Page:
South Africa’s BMX World Cup thriller

24 August 2009

Australian double-junior world champion Sam Willoughby continued his impressive rise to the top of the BMX world when he won round two of the 2009 UCI BMX Supercross World Cup in Pietermaritzburg, South Africa on Saturday.

The USA’s current elite men’s world champion and world number one, Donny Robinson, placed second, with Rob van den Wildenberg of The Netherlands rounding out the podium positions.

The 18-year-old Willoughby, who last month became the first rider ever to win back-to-back junior world titles, was in superb form throughout the event, winning every one of his heats, the quarterfinal, and the semifinal.

Final

In the final, Willoughby started in the favoured inside lane, with Robinson on his left in lane two. Willoughby’s powerful start gave the young Australian the edge and this secured the all-important holeshot into the first turn.

With a bike-length gap opened up, Robinson had to hope Willoughby made an error on the highly technical third straight if he had any shot at grabbing the lead. But the Australian was smooth and in control, throwing up his arm in elation as he won his first Supercross World Cup event.

“I’m really excited with this win! It’s the right end to a perfect day, I guess,” said the charismatic Willoughby.

“I had lane two in my first heat, but won that and held land one for the rest of the day, which proved decisive.”

Praise

Robinson was full of praise for Willoughby, but felt that the inside lane was undoubtedly a factor in the final result.

“Sam is improving all the time. He’s a real talent and so consistent. I would have loved to have had lane one for the final, but he made the most of it and he never made a single mistake. I planned to run at him in the third straight, but he was flawless through there.”

Van den Wildenberg was thrilled with third place.

“This is my first ever podium in a World Cup, so I’m very happy,” smiled the Dutchman. “I over-jumped the first jump, which threw my rhythm out a bit, and from there I just followed Donny’s line and held my position.”

Women

Current women’s world champion, Sarah Walker of New Zealand, left her best performance for last when she recorded a dominant victory ahead of Argentina’s Gabriela Diaz and Frenchwoman Eva Ailloud, the current world number one.

After a crash in practice and less-than-perfect semi-final runs, the 21-year-old Walker charged into the lead at the first jump in the final, and had powered her into a two-bike-length lead by the second turn. She kept it smooth through the critical third straight, giving her rivals no opportunities to challenge her.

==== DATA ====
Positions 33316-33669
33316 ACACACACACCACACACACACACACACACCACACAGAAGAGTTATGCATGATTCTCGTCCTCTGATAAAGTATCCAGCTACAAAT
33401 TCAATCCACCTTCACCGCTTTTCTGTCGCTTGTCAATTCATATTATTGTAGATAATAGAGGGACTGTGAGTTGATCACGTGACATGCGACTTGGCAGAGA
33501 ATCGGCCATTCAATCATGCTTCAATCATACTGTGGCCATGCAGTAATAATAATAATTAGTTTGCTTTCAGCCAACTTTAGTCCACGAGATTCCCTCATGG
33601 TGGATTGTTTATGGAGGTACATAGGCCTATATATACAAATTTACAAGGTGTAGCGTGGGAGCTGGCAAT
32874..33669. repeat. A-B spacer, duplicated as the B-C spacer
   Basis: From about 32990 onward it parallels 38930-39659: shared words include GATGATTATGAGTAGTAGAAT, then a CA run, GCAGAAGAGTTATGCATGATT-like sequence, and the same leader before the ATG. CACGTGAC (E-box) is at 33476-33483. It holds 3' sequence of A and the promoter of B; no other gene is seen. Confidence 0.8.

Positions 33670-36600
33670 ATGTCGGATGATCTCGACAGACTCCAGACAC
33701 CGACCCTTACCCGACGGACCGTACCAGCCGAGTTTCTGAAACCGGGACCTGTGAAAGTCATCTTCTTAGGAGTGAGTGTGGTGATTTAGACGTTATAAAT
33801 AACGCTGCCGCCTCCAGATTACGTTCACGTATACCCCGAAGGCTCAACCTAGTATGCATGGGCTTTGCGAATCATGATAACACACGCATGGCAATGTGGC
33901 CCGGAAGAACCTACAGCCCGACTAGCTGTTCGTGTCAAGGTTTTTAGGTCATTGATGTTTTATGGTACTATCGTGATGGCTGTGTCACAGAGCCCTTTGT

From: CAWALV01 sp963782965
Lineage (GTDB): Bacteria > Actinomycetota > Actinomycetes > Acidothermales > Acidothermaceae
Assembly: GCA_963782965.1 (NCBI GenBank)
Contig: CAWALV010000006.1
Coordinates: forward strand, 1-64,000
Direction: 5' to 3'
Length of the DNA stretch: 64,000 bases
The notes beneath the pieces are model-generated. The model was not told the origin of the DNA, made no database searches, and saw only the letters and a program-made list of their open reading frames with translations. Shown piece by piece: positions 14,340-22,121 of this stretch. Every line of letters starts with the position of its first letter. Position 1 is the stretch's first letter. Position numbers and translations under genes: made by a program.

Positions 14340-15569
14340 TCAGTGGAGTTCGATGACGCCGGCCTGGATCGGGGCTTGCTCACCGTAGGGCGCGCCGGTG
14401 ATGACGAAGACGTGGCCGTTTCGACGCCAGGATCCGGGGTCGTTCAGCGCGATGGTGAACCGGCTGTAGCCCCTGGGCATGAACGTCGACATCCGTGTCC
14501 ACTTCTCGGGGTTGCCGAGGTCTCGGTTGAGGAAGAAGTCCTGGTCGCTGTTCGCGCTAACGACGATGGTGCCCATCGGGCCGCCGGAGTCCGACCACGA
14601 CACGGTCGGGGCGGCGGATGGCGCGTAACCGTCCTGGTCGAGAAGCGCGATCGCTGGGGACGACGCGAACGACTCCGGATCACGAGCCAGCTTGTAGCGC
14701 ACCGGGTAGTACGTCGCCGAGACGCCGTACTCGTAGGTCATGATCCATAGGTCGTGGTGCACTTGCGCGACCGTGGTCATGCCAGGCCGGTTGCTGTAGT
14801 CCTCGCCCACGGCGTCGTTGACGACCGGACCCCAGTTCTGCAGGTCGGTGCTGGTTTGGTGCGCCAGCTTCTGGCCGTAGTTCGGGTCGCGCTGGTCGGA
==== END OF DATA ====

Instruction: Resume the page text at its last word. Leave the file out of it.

“I took it a bit easy in the semi-final motos because I didn’t want to risk doing something silly and not making the final. But in the final I let it all out and I had a really good race,” smiled Walker.

‘It feels really good’

“It feels really good to get a World Cup win so soon after winning the World Championships. I have definitely developed a lot of confidence lately and it’s showing in my results.”

For Diaz, it was a rewarding return after a long layoff from the sport.

“I’ve been riding again for just seven weeks, so this is a good way to return. I took a year off after the 2008 Beijing Olympics. Deciding to return to racing has obviously been the correct decision.”

An enthusiastic crowd of over 1 000 spectators watched the event, which was the first of its kind in Africa.

Next year, Pietermaritzburg will host a far bigger event when the UCI UCI BMX World Championships take place in the city in July.

RESULTS

Men’s final

    1. Sam Willoughby (AUS)
    2. Donny Robinson (USA)
    3. Rob van den Wildenberg (NED)
    4. Quentin Caleyron (FRA)
    5. Raymon van der Biezen (NED)
    6. Nicholas Long (USA)
    7. Ramiro Marino (ARG)
    8. Martijn Scherpen (NED)

Women’s final

    1. Sarah Walker (NZL)
    2. Gabriela Diaz (ARG)
    3. Eva Ailloud (FRA)
    4. Magalie Pottier (FRA)
    5. Merle van Benthem (NED)
    6. Rachel Bracken (AUS)
    7. Alise Post (USA)
    8. Jana Horakova (CZE)

SAinfo reporter

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